One of the greatest crises currently facing the housing industry is the nationwide inventory shortage. As the number of homes on the market continues to shrink, the issue is aggravated by other factors such as rising construction costs. Homebuyers can feel powerless in a seller's market and knowing how to be proactive in navigating it can be difficult.
We spoke with Lou Nimkoff, president of the Orlando Regional REALTOR® Association, about these pressing concerns. Having been involved in Florida real estate for some 25 years, he is intimately aware of how low inventory levels can impact a housing market.
Here, Nimkoff discusses how sellers should react to the housing market as spring approaches and what agents can and should be doing to make the home-buying experience as painless as possible for potential homeowners.
You've been in the real estate game since 1983. Speaking to inventory, does this coming spring have any precedent?
Orlando’s current inventory level of 7,604 has seen its equivalents, such as in early January 2013 as we launched into the current seller’s market. We also had this level of inventory (and lower) in the early 2000's prior to the red-hot market that began in 2007.
Of course, the difference today is the enormous pent-up buyer demand plus the additional demand created by Orlando’s population growth. Lack of inventory is most acute in the affordable price ranges, and this concern has risen to the top of community discussion in Orlando.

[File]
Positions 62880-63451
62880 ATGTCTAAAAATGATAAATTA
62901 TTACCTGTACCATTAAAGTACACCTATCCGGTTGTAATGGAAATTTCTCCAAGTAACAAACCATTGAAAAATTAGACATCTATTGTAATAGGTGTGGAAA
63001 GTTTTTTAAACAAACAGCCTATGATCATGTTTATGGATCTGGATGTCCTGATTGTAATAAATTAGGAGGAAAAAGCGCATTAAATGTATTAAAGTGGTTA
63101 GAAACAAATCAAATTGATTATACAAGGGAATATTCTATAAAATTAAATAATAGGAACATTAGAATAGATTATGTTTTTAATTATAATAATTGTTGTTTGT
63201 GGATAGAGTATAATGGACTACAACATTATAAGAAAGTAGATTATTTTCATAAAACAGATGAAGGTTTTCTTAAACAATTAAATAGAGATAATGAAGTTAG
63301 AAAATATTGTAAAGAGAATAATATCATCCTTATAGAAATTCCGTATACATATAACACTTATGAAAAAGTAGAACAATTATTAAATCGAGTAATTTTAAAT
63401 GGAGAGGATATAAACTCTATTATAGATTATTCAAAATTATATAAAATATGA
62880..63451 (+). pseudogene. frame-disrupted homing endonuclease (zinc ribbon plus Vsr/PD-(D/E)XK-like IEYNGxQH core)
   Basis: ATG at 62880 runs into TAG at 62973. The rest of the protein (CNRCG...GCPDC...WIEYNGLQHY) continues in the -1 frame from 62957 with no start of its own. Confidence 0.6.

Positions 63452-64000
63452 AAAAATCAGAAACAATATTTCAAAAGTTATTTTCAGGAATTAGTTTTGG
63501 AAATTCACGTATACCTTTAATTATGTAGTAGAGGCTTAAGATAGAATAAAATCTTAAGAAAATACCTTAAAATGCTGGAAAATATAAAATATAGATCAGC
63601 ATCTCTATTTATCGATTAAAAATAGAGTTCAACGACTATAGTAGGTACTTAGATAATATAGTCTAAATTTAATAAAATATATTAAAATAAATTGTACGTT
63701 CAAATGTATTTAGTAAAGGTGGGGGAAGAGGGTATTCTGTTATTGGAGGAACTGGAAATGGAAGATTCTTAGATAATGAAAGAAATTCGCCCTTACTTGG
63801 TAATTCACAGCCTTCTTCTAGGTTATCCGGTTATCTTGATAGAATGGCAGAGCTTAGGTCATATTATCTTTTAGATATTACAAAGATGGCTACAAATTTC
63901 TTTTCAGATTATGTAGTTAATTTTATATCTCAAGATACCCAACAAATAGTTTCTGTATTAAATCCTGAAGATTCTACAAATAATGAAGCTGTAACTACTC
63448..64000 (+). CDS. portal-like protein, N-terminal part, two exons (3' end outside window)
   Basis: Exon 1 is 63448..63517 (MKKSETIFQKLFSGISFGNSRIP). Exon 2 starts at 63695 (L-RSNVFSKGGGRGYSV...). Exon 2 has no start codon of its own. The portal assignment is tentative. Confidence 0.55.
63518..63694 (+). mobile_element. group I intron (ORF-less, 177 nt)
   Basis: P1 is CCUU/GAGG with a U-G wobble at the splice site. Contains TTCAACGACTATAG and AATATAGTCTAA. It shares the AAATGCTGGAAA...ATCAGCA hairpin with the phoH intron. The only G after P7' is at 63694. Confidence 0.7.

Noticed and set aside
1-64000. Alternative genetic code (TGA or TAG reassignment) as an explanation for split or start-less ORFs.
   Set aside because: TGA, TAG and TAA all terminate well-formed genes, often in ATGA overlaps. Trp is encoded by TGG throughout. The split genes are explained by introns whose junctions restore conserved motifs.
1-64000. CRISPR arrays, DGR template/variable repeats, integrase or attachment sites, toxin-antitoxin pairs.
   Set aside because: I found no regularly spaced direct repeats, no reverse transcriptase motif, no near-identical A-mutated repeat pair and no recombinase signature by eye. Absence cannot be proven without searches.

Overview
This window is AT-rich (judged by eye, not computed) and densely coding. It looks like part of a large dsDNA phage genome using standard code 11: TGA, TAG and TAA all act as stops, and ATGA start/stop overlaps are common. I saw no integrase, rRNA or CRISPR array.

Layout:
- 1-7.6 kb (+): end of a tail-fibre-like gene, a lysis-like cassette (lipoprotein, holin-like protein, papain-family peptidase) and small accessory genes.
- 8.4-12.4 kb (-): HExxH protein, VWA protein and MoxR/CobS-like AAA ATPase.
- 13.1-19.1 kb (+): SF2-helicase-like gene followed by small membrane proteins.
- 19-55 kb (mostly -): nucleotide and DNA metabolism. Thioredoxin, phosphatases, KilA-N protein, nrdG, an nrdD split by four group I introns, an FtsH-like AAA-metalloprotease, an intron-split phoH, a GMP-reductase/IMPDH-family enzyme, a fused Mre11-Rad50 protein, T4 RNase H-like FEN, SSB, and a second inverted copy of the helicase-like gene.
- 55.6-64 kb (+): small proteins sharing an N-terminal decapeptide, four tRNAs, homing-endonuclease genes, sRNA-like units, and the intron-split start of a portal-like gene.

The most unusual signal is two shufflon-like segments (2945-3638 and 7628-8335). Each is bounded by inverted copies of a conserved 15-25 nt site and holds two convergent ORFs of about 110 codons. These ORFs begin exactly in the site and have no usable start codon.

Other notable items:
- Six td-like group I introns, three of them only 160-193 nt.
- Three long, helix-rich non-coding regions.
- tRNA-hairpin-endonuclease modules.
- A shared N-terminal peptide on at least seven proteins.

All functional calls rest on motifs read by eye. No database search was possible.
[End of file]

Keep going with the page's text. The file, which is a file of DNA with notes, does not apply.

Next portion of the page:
What can sellers do differently this spring to prepare their homes for sale?
Sellers in any location should not simply rely on seller’s market conditions to sell their home. It’s still important to prepare a home so that it shows well, and it’s especially important to price a home correctly. A home that’s overpriced rather than listed at true market value can discourage buyers from even viewing the property, especially during the crucial two-week period following listing. Of course, an overpriced home with a contract is at risk of running afoul of appraisal issues, which can create nightmares for everyone involved.
What can agents do differently to assist sellers in the coming months?
Managing seller expectation is always a challenge. I’m a big believer in letting the data speak, and there are tons of hyper-local data resources that REALTORS® should be using to counsel their sellers. NAR’s Realtors Property Resource® is just one example, and many others are made available through both REALTOR® associations and MLSs.
You've been in Florida your entire career. How do you think sellers in your state will fare this spring compared to the rest of the country?
While there is a nationwide inventory shortage in aggregate, Orlando’s sellers are bolstered by the city’s strong economy and growing population; elements that are not enjoyed everywhere in our state or certainly our country. The Orlando median price has been on a very sharp upward trajectory for several years. I believe prices are going to continue rising, but not at such a sharp pace. I also think sales are going to slow due in large part to inventory challenges and also to what I suspect is a new expectation of “staying put” rather than “moving up” among owners.
Do you believe the new tax bill will impact the spring market this year?
I am concerned that the overall structure of the final bill does diminish the tax benefits of homeownership and could cause adverse impacts in some markets; however, the bill included some positive elements. From a philosophical standpoint, the traditional American dream of homeownership is more likely to be impacted by millennials’ preferred lifestyle than by the tax bill.
What advice would you give to a potential homebuyer who's contemplating making a purchase this year?
I would advise a potential homebuyer to take action quickly because I believe that interest rates are going to rise.